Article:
The Barton Institute for Community Action, in partnership with the University of Denver’s Graduate School of Social Work and Center for Housing and Homelessness Research (CHHR), completed a report to measure the effectiveness of Beloved Community’s mission. The evaluation addressed three primary research questions:
- What impact does moving from homelessness into BCV have on individual outcomes, including a) education, employment, and finances; b) health and public service interactions; and c) shelter?
- What are the long-term outcomes experienced by individuals who live, or have lived, at BCV?
- What impact does BCV have on the community within which it is situated, including perceptions of neighborhood residents living in close proximity to the Village as well as reported crime and police involvement in the areas surrounding the Village?
In short, the evaluation findings showed that Beloved Community Village residents reported improvements in a number of areas. To read the full report, click here.
On any given night, at least 1/3 of the 5,000+ people experiencing homelessness in Denver are women or transgender, but fewer services exist to serve this portion of the population. According to Denver’s three-year shelter plan document, those most in need include women with pets, women with limited access to transportation, domestic violence survivors, transgender women, elderly women, and youth. Earlier in December, CVC opened The Women’s Village at Clara Brown Commons, which will serve as a temporary transformational housing community that features fourteen relocatable tiny homes and one shared Common House in the Cole Neighborhood. The vision is to use the portion of the site along 37th Ave that will soon be developed into commercial and community space as the final phase of construction for Clara Brown Commons.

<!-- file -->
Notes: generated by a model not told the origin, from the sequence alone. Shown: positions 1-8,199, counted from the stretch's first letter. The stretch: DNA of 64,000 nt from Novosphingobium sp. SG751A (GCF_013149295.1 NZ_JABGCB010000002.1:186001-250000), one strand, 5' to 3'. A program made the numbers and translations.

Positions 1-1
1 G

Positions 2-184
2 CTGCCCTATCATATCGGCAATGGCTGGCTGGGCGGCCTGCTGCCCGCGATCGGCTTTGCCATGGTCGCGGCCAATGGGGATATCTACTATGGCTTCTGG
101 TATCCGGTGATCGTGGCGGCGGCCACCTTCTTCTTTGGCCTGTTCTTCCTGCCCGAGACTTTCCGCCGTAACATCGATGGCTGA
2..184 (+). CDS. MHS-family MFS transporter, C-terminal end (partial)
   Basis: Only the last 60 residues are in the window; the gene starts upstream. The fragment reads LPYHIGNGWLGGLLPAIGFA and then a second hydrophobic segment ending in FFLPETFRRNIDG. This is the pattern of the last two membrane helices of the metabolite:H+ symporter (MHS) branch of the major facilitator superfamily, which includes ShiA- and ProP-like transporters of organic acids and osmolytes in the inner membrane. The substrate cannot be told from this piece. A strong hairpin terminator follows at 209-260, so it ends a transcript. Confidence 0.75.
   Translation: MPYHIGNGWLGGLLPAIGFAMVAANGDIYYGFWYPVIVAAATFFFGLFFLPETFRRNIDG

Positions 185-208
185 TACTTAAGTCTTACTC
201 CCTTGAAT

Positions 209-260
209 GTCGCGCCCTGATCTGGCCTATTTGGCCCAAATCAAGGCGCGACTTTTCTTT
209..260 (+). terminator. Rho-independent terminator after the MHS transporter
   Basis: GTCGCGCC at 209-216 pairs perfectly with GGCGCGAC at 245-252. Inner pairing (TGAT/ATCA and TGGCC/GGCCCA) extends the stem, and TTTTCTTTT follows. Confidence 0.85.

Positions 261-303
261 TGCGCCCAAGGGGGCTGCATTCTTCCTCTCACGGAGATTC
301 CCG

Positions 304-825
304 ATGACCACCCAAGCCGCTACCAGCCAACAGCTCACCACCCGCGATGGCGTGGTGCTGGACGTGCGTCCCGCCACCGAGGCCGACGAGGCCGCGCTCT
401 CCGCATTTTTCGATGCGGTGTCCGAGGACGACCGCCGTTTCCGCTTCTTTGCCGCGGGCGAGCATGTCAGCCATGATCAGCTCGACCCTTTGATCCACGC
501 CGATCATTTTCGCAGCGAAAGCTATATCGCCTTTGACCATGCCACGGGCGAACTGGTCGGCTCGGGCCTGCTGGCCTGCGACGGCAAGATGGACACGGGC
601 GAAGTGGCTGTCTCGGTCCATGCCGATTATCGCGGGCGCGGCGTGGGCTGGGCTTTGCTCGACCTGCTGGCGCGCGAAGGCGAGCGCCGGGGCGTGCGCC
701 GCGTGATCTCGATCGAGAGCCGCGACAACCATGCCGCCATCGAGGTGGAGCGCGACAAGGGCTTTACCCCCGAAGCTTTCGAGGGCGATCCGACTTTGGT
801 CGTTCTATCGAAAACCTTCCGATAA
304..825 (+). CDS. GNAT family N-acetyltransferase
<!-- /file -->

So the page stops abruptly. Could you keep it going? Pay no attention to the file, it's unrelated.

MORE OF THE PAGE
“The night before the first two women moved into the Village, one woman slept in a stairwell, and the other slept in an abandoned warehouse,” said Cole Chandler. “Now they are sleeping in a safe, stable, bright, community-based environment where their healing journey can begin together.” The Women’s Village aims to provide these residents with the stability and privacy necessary to work toward securing long-term housing.
As Metro Denver continues to face a severe and unprecedented housing crisis, CVC knows that we must do all we can to aid in the solution. ULC is grateful for their exceptional leadership. To learn more about CVC, please visit their website here. Or please consider a donation to help furnish one of their tiny homes.